MULLINGS/Rich Galen – Running in tiny circles


With the exit of Gov. Mitt Romney there is no doubt that Sen. John McCain will be the Republican nominee.

The Popular Press is running around in tiny circles, eyes wide, arms waving, mouths agape selling themselves on the theory that McCain’s impending nomination will signal the end of the Republican Party.

The Main Stream Media has a vision of the GOP which is that Republicans are a bunch of narrow-minded, widely-condemning, high-handed, low-opinioned, under-educated, over-critical brutes who subscribe to a political orthodoxy which brooks no deviation from a belief set laid down by disciples of Aimee Semple McPherson

Not all. But many.

Rush Limbaugh, Sean Hannity, Laura Ingraham and the others are doing the work of the New York Times and the rest of the popular press by railing against McCain all day, every day.

It appears on the surface that their goal is to make Conservatives stay home next November 4 and hand the White House to Hillary or Barack.

But the reality is they are doing it because it means good ratings. When their listeners get tired of hearing them beat up on McCain, they’ll switch to something else.

If they were to ask for my advice (which they most assuredly will not) I would suggest they take on the issue of the Democrats in the Senate holding up – according to the Wall Street Journal – 208 nominees: 180 nominees to executive branch positions and 28 nominees to the Federal bench.

If Rush, Sean, Laura and the rest wanted to really do a favor for America, they would get their tens of millions of listeners amped up about the nominees who are being held up – some for as long as two years – by Senate Democrats who will not allow the President to govern and will not allow the Judicial Branch to function.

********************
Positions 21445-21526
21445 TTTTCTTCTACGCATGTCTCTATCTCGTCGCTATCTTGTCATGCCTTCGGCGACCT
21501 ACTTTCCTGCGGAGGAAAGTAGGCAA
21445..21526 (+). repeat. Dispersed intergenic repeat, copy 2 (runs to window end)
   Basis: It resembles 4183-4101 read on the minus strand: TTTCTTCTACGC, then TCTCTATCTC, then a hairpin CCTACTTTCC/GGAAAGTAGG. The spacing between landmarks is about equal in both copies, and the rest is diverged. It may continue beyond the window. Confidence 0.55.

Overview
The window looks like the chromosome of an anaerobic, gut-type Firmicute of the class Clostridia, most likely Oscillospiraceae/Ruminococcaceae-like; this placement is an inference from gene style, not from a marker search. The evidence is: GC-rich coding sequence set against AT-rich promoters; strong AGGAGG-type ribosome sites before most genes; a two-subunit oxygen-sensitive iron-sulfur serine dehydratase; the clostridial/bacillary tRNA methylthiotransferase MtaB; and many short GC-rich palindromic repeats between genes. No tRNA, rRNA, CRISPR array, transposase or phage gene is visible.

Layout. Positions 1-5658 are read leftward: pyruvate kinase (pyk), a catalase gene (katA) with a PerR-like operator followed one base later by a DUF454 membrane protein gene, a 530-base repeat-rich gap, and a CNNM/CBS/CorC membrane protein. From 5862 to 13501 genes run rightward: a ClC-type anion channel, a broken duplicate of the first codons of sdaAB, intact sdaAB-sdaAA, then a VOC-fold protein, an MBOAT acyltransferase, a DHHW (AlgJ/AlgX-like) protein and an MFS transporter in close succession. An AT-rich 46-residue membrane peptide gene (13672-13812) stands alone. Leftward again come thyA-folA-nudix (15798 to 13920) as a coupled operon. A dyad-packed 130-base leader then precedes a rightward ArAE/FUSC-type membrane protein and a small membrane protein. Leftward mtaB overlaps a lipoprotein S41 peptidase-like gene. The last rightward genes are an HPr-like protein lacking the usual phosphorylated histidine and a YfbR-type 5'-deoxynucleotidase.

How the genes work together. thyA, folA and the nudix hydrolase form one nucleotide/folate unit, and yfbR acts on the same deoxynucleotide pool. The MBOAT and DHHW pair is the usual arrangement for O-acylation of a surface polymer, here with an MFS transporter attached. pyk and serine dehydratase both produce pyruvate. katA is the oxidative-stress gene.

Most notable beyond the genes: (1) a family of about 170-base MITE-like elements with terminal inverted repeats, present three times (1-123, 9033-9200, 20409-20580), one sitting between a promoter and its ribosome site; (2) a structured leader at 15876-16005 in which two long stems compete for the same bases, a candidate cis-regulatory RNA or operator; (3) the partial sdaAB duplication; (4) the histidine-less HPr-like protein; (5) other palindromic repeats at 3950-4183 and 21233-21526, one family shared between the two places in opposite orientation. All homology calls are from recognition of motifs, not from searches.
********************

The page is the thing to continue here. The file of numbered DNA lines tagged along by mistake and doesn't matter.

But, I digress.

It is not a surprise that Mitt Romney got out of the race yesterday. After spending some $40-50 million of his own money and perhaps $100 million overall, he needed be able to have said more than “I did somewhat better than Mike Huckabee” after Super Tuesday.

Huckabee would never have gotten out of the race as long as Romney stayed in, so Romney found himself in an untenable political corner in which he was boxed in by McCain on his left and Huckabee on his right.

Huckabee will likely stay in at least until next Tuesday (the “Potomac Primary” – Virginia, DC, and Maryland) to see how he fares without having to share the right side of the ballot with either Romney or, as in South Carolina, Fred Thompson. After that Huckabee will get out leaving the field clear for McCain.

I don’t have any idea that this has actually happened, but I would be surprised if surrogates for Charlie Black (McCain) and Ed Rollins (Huckabee) haven’t been on the phone laying down the ground rules for a discussion about what role Huckabee will have in the campaign and what role his delegates will have at the Republican National Convention.

At the Conservative Political Action Conference (CPAC) yesterday, John McCain showed confidence and courage by standing before the very group which Rush, Sean, Laura and the rest have been attempting to agitate like a washing machine on steroids against him.

Watching the speech on television – first on Fox then on CNN – it appeared those in attendance appreciated McCain showing up, his willingness to openly speak about their differences, and his recitation of his Conservative creds.
It did not hurt that former Sen. George Allen stood with McCain as he was introduced, thus demonstrating that a favorite of core Conservatives – Allen – was pronouncing McCain satisfactory, acceptable, and OK by him.